What is it?
The diminutive C is the fourth hybrid Toyota to get the Prius name, after the original, the larger V and the coming plug-in model. It is also the smallest, the least expensive and the most efficient. It might even be the most fun to drive, though in the case of anything with the Prius name badge, "fun" is still relative.
To make the Prius C, Toyota took the compact Yaris five-door and added a battery pack under the back seat and its patented Hybrid Synergy Drive under the hood. The nickel-metal-hydride battery pack holds 0.87 kilowatt-hour and weighs 68 pounds. The whole hybrid system is 14 percent lighter than the one in the regular Prius. The powerplant combines a 1.5-liter inline-four operating in the Atkinson cycle (since the electric motors take care of launches) with two motor-generators for a combined system output of 99 hp. That power is routed to the front wheels through a planetary gear set that feels pretty much like a CVT, with a CVT's perceived slip.
The Yaris was redesigned last year and offers room for five and modular luggage space, thanks to optional 60/40-split fold-down rear seats. The dash is loaded with a decent amount of infotainment and more engine-performance analytics than you can throw a laptop at. You can measure your driving efficiency in several ways on the 6.1-inch screen, everything from your ECO score on a scale of 1 to 100, up to the cost of your drive based on whatever price of fuel you typed in before you left. It's a statistician's dream cruiser.
What is it like to drive?
With 99 hp pulling around 2,496 pounds, the Prius C is not exactly sporty off the line. But, while Toyota claimed 0 to 60 mph in 11.5 seconds, we did manage to get a 10.6 seconds on a slight uphill section of Highway 1 at sea level. Still, 10.6 isn't really in sporty territory, either. We drove two of the four trim levels of the car--the Prius C Four with 16-inch wheels and a Prius C One with 15s. The car with the 16-inch wheels is supposed to be tuned for what chief engineer Satoshi Ogiso said was a "zippy feel." Zippy is relative. It might have been a little better than the C One, but the difference was almost negligible.
All four models ride on low-rolling-resistance tries, either 175/65R-15s on the One, Two and Three trim levels or 195/50R-16s optional on the Four. As with everything on the planet in this class, the front end sits on MacPherson struts and the rear on a torsion beam. We never got to drive the Prius C on anything other than a semisuburban loop cycle, but never did it rise to the level of really fun. The Chevrolet Sonic, a nonhybrid competitor that's about the same size and shape, felt fun to drive.
Do I want it?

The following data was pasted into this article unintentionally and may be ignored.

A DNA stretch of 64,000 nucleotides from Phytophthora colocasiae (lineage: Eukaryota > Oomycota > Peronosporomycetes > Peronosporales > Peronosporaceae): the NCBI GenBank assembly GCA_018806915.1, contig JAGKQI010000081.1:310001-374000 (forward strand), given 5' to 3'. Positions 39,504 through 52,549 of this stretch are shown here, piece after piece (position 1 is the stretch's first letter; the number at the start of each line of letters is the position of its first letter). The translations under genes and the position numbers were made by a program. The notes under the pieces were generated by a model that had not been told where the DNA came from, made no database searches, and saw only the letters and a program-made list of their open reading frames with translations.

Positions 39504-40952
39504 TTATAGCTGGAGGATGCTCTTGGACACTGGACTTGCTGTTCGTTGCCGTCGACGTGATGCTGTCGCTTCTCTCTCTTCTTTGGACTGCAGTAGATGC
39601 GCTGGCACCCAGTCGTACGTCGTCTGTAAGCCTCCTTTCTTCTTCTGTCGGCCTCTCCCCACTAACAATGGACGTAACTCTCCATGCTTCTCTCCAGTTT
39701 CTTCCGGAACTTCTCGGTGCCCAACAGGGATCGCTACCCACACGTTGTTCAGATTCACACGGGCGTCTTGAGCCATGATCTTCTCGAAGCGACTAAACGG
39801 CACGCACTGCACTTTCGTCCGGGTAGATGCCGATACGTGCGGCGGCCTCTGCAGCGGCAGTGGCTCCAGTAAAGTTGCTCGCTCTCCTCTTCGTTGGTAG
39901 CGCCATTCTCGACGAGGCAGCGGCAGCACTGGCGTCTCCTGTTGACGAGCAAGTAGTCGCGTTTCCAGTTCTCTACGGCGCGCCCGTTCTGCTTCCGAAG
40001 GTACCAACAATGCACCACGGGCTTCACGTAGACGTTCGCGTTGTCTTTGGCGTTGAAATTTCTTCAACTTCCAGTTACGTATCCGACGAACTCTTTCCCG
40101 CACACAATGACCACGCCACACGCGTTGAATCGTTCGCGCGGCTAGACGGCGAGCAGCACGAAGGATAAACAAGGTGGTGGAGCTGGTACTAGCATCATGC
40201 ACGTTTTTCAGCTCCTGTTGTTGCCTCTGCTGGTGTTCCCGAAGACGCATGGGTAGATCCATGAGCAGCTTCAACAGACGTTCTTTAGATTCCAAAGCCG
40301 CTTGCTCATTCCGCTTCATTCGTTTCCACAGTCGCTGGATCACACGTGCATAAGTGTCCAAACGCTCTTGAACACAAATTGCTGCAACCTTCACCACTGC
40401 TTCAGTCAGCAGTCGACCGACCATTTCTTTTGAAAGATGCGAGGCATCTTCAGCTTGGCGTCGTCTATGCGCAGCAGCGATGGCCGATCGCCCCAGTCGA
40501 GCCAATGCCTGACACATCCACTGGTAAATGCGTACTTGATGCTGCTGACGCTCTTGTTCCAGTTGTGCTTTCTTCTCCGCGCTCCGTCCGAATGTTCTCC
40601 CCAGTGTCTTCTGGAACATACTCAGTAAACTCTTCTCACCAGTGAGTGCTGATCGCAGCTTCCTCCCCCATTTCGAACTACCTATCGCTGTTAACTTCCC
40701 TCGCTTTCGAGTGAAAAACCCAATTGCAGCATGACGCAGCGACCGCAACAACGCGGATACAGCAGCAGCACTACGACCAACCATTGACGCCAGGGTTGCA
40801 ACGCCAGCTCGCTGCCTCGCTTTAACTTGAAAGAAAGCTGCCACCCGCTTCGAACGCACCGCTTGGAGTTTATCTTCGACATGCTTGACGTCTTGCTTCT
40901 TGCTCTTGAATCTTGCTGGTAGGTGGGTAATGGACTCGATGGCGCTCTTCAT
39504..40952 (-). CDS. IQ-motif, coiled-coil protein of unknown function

Most things on the Prius C are geared toward efficiency, and with EPA mileage figures expected to be 53 mpg city/46 mpg highway/50 mpg combined, Toyota has really succeeded in this regard. The 53 mpg city is the best on the market without a plug-in battery helping. Ogiso-san said a plug-in hybrid was not possible in this configuration, but then quickly admitted that this car comes with a compact spare tire under the rear floor that you could potentially take out and then stuff another battery in its place. As it is, you can drive up to a mile and a half in EV mode as long as you ease on the throttle and don't exceed 26 mph. So it's good for sneaking back into the house late at night, should the need arise. Just don't set off the alarm.
There is still the common $5,000 premium for a hybrid compared with the cost of the same car with a standard gasoline-powered drivetrain. But with the Prius C, the entry cost for the hybrid segment has been opened up to a whole new range of buyers. The Prius C starts at $19,710, including destination, for a pretty well-equipped C One. A regular Prius starts at a little more than $23,000. The C Four (explosive!) gets a bunch of stuff you don't need, like alloy wheels and fog lamps, for $23,990. We'd say the C Three is a pretty good deal, with navigation, Entune and the nice display screen for $22,395.
In any case, the Prius C surely is the least expensive new hybrid you can buy and the most efficient non-plug-in on the market today. That's a lot in such a small package.
2012 Toyota Prius C
On Sale: March
Base Price: $19,710
Drivetrain: 1.5-liter, 73-hp, 82-lb-ft Atkinson-cycle four; motor-generator 1, 56 hp; motor-generator 2, 60 hp; 99 system net hp; FWD, ECVT
Curb Weight: 2,496 lb
0-60 MPH: 10.6 sec (AW)
Fuel Economy: 50 mpg (mfr est)
Read more: 2012 Toyota Prius C: Drive review - Autoweek